Most uninsured Californians have gained health coverage since Obamacare's insurance expansion started — but they're not all doing it through the law's new programs.
A new survey from the Kaiser Family Foundation shows that 3.4 million uninsured Californians signed up for coverage since last fall. That works out to 58 percent of the state's uninsured population, which is the largest in the country. They largely did so through the expansion of Medi-Cal, the state's Medicaid program.
This Kaiser survey underscores the huge stakes of states deciding whether or not to participate in the Medicaid expansion. Forty-four percent of California's newly-insured are signed up for Medi-Cal. That means the Medicaid expansion is covering nearly three times as many people as the state health exchange, Covered California.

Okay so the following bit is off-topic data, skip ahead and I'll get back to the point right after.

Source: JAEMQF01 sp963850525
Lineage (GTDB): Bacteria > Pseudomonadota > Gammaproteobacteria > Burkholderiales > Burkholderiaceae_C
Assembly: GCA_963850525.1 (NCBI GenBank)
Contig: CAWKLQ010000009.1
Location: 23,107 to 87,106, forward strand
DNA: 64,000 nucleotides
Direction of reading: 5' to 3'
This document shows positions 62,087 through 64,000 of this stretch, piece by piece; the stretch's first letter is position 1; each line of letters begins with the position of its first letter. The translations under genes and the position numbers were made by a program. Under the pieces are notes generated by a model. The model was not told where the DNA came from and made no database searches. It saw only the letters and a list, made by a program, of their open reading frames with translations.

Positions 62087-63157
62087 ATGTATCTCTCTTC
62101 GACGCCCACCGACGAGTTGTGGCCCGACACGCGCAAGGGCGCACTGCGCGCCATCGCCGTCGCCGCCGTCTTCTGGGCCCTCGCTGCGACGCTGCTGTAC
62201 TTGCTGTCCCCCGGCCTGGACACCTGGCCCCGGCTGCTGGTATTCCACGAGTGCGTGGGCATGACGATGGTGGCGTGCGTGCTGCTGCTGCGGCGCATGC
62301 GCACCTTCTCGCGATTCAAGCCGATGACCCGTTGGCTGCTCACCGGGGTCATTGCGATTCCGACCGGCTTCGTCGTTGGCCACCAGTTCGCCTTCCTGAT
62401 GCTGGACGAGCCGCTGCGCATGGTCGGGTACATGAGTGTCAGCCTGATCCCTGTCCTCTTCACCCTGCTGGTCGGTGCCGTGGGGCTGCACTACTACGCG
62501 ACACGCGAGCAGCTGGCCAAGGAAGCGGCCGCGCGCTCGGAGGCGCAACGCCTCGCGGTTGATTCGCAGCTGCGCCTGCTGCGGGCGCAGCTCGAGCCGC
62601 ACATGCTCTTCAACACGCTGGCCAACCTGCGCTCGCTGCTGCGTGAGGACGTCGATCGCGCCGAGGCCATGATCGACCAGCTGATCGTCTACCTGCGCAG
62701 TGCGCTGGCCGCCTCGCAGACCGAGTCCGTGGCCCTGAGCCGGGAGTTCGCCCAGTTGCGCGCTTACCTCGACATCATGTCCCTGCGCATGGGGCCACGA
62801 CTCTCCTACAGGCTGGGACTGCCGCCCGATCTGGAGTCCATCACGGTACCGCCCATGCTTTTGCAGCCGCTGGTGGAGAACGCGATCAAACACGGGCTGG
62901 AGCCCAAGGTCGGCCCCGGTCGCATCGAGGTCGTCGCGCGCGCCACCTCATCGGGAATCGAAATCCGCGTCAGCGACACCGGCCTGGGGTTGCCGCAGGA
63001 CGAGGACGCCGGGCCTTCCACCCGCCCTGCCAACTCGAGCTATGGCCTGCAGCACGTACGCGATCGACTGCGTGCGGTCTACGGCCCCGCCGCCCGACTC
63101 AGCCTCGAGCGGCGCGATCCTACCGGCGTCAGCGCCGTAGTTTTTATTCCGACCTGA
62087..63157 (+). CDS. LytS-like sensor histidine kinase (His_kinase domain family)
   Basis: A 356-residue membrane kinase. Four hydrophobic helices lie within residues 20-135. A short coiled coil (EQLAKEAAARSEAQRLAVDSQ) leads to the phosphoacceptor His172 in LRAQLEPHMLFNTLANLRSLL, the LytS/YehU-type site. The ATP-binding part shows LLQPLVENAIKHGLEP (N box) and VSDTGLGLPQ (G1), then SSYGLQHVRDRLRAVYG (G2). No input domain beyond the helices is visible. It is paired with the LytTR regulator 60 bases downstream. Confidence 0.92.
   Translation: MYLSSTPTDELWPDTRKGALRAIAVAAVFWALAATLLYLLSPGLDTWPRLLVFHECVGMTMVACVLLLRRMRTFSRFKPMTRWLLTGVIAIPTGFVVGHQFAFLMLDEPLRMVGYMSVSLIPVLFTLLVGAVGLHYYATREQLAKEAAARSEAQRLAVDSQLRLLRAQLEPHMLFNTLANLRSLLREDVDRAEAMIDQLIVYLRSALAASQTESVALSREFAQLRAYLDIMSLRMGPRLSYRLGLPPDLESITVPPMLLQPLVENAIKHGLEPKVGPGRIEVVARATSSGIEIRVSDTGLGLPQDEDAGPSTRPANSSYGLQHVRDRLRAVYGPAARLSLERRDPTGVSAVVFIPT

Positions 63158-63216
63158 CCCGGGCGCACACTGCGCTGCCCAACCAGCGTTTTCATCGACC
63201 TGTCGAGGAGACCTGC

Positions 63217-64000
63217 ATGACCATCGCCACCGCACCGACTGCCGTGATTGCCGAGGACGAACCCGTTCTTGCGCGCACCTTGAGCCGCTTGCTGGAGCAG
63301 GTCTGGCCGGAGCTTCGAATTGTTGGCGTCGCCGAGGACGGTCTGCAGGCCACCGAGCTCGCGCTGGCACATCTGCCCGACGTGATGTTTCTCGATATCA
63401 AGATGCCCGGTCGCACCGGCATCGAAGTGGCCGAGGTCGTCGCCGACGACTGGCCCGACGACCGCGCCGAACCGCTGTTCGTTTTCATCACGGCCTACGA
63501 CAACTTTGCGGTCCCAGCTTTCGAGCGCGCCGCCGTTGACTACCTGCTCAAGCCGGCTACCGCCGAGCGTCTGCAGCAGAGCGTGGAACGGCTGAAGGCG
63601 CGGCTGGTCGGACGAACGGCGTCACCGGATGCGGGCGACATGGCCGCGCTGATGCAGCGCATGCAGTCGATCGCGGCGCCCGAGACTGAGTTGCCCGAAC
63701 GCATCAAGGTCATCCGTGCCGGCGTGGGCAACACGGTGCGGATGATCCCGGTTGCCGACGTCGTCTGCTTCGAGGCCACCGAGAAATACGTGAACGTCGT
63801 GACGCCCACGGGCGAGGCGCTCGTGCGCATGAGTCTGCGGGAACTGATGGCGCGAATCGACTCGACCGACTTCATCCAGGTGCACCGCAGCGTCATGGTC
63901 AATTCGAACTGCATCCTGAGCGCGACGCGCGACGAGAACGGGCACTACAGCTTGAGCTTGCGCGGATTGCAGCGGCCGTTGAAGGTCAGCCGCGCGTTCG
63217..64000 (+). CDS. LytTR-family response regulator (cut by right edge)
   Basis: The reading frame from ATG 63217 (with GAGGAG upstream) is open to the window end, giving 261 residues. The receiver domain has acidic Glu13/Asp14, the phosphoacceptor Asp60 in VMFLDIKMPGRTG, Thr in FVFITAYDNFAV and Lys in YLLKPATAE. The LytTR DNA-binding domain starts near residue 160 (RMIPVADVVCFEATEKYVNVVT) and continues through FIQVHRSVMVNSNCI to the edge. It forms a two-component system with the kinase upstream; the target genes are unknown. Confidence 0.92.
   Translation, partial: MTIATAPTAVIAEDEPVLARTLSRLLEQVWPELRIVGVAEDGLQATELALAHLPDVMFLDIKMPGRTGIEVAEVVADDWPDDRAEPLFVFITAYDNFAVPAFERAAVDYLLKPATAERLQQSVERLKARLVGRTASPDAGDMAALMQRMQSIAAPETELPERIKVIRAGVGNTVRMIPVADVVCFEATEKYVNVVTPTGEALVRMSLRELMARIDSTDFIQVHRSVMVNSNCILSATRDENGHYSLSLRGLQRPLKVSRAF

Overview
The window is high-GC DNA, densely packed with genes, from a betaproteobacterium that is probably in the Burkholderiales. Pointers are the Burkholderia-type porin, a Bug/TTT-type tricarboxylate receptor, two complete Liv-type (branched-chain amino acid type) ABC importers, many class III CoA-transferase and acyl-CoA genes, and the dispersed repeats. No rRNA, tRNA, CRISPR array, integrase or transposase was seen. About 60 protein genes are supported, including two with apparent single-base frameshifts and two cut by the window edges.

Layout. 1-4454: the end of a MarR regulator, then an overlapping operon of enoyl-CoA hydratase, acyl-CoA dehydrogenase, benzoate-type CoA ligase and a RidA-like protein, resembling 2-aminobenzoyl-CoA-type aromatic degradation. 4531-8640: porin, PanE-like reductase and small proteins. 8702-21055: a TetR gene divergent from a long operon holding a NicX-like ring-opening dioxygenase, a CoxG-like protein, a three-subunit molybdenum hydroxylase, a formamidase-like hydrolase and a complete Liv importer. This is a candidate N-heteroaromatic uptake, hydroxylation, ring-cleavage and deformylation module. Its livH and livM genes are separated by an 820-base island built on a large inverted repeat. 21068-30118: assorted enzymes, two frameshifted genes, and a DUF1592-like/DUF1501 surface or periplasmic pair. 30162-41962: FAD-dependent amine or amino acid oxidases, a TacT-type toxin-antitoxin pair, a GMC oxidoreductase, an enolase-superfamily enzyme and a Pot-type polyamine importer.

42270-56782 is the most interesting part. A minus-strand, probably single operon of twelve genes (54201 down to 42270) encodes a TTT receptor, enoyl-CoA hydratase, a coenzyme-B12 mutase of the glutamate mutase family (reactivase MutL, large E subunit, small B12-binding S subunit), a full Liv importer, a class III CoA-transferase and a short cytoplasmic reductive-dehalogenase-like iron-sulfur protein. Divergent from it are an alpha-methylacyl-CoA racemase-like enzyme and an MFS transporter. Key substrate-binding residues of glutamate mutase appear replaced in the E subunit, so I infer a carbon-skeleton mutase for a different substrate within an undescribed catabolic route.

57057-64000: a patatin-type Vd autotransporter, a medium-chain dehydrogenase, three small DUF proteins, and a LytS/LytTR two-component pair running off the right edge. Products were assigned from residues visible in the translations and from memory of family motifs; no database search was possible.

One other interesting tidbit from the Kaiser survey: it suggests that an expansion in employer-sponsored insurance is covering more people than the health exchange, too. Twelve percent of the uninsured reported gaining insurance at work, compared to the 9 percent buying on the exchange.
This could show uninsured Californians who previously eschewed their employer's offer of coverage deciding to sign up to comply with Obamacare's individual mandate. It likely also shows the normal churn in health coverage, with uninsured people gaining new jobs with health benefits.